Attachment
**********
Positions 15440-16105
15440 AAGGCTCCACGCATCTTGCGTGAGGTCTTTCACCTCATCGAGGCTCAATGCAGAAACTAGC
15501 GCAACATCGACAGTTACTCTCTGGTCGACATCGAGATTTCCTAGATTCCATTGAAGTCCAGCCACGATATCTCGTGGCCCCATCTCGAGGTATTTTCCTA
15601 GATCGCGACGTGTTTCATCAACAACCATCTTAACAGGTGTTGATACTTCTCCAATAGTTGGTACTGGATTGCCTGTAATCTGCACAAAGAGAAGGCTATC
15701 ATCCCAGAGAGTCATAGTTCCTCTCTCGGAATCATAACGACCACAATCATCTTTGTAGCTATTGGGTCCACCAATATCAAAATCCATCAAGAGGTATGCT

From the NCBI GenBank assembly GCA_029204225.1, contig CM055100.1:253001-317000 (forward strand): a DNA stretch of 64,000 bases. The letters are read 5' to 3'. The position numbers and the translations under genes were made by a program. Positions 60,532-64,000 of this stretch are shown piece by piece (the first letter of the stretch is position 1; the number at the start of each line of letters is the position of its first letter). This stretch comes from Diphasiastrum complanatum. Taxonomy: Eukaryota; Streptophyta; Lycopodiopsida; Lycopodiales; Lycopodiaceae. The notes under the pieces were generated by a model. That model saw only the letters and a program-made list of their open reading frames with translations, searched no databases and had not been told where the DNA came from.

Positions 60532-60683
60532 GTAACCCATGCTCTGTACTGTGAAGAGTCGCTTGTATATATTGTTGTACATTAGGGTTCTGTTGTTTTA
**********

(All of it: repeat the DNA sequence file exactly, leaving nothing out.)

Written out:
Positions 15440-16105
15440 AAGGCTCCACGCATCTTGCGTGAGGTCTTTCACCTCATCGAGGCTCAATGCAGAAACTAGC
15501 GCAACATCGACAGTTACTCTCTGGTCGACATCGAGATTTCCTAGATTCCATTGAAGTCCAGCCACGATATCTCGTGGCCCCATCTCGAGGTATTTTCCTA
15601 GATCGCGACGTGTTTCATCAACAACCATCTTAACAGGTGTTGATACTTCTCCAATAGTTGGTACTGGATTGCCTGTAATCTGCACAAAGAGAAGGCTATC
15701 ATCCCAGAGAGTCATAGTTCCTCTCTCGGAATCATAACGACCACAATCATCTTTGTAGCTATTGGGTCCACCAATATCAAAATCCATCAAGAGGTATGCT

From the NCBI GenBank assembly GCA_029204225.1, contig CM055100.1:253001-317000 (forward strand): a DNA stretch of 64,000 bases. The letters are read 5' to 3'. The position numbers and the translations under genes were made by a program. Positions 60,532-64,000 of this stretch are shown piece by piece (the first letter of the stretch is position 1; the number at the start of each line of letters is the position of its first letter). This stretch comes from Diphasiastrum complanatum. Taxonomy: Eukaryota; Streptophyta; Lycopodiopsida; Lycopodiales; Lycopodiaceae. The notes under the pieces were generated by a model. That model saw only the letters and a program-made list of their open reading frames with translations, searched no databases and had not been told where the DNA came from.

Positions 60532-60683
60532 GTAACCCATGCTCTGTACTGTGAAGAGTCGCTTGTATATATTGTTGTACATTAGGGTTCTGTTGTTTTA